Immigrant Mental Health and Unemployment
The objective of this research is to assess whether stress associated with the transition to a new country combined with additional stress arising from unemployment affects the mental health of immigrants. I use the Longitudinal Survey of Immigrants to Australia (LSIA) to examine the effect of labour force status on the mental health of immigrants. By using a rich longitudinal data set, I am able to control for individual immigrant differences whilst examining whether changes in mental health cause changes in labour force status rather than changes in labour force status causing changes in mental health. I find that causality runs from unemployment to mental health and that unemployment significantly adversely affects the mental health of immigrants. Other characteristics associated with poor mental health include; age, gender, visa category, marital status and educational attainment.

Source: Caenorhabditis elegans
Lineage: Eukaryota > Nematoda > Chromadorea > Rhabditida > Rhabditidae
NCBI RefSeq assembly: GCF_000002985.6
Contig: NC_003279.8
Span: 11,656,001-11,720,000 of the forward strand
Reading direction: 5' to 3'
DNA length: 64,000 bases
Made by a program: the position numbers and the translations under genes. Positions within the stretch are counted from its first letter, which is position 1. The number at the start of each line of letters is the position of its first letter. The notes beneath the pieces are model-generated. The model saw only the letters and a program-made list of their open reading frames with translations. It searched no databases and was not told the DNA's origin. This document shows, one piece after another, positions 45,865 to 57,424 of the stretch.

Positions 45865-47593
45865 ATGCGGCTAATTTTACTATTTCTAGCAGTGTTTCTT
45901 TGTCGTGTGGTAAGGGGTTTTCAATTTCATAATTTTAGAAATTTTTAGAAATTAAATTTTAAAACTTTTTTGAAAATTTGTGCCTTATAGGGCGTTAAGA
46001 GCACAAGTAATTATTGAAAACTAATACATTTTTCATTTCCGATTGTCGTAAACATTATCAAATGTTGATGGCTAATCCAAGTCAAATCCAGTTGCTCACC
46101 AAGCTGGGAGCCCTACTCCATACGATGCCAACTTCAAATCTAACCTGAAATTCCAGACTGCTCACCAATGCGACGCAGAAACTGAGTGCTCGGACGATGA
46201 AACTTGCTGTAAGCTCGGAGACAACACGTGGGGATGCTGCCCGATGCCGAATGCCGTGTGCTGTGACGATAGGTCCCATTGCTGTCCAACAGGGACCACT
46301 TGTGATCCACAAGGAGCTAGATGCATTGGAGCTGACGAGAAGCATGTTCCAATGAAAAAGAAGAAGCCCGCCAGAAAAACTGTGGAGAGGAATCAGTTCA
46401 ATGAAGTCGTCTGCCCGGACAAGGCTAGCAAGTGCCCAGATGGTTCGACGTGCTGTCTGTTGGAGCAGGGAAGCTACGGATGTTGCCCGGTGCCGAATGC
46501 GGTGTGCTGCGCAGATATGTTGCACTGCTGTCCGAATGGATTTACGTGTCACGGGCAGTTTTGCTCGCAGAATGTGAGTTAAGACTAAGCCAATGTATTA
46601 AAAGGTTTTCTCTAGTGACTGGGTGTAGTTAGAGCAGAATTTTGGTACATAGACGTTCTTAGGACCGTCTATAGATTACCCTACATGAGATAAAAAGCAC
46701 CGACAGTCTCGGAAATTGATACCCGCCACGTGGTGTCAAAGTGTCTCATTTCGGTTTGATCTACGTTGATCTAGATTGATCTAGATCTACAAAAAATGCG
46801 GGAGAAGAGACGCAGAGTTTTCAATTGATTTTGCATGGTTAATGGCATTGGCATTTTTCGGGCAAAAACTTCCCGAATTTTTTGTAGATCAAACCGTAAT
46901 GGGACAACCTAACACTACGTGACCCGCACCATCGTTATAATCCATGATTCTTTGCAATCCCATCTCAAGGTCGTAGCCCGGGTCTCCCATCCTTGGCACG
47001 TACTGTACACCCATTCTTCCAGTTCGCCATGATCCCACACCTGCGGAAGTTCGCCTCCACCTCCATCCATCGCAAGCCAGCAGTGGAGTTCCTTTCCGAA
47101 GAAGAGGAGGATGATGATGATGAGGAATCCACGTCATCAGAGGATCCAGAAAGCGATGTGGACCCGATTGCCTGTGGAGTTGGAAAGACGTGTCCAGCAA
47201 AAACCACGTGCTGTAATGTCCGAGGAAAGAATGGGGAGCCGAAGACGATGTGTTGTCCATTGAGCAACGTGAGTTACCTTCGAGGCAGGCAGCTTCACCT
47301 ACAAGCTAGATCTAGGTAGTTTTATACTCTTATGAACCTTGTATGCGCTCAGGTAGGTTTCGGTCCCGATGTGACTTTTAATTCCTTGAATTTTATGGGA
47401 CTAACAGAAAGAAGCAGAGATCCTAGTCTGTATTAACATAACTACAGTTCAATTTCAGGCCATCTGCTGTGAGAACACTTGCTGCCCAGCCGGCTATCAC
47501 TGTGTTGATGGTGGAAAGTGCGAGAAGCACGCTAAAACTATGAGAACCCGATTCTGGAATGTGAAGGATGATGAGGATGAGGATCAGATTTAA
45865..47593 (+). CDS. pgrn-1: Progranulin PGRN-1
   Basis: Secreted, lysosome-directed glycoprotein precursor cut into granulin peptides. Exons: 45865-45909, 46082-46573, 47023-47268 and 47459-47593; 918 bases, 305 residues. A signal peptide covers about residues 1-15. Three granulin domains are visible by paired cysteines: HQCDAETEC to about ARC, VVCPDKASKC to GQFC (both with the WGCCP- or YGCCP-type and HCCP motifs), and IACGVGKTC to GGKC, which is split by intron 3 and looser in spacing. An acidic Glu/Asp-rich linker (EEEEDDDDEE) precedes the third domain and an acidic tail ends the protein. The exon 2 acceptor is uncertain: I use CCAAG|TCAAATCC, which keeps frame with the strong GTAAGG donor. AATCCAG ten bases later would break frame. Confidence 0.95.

|Date of creation:||Feb 2003|
|Date of revision:|
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- Ettner, Susan L., 1996. "New evidence on the relationship between income and health," Journal of Health Economics, Elsevier, vol. 15(1), pages 67-85, February.
- Clark, Andrew E & Oswald, Andrew J, 1994. "Unhappiness and Unemployment," Economic Journal, Royal Economic Society, vol. 104(424), pages 648-59, May.
- Ezzy, Douglas, 1993. "Unemployment and mental health: A critical review," Social Science & Medicine, Elsevier, vol. 37(1), pages 41-52, July.
- Baker, Michael & Benjamin, Dwayne, 1997. "The Role of the Family in Immigrants' Labor-Market Activity: An Evaluation of Alternative Explanations," American Economic Review, American Economic Association, vol. 87(4), pages 705-27, September.
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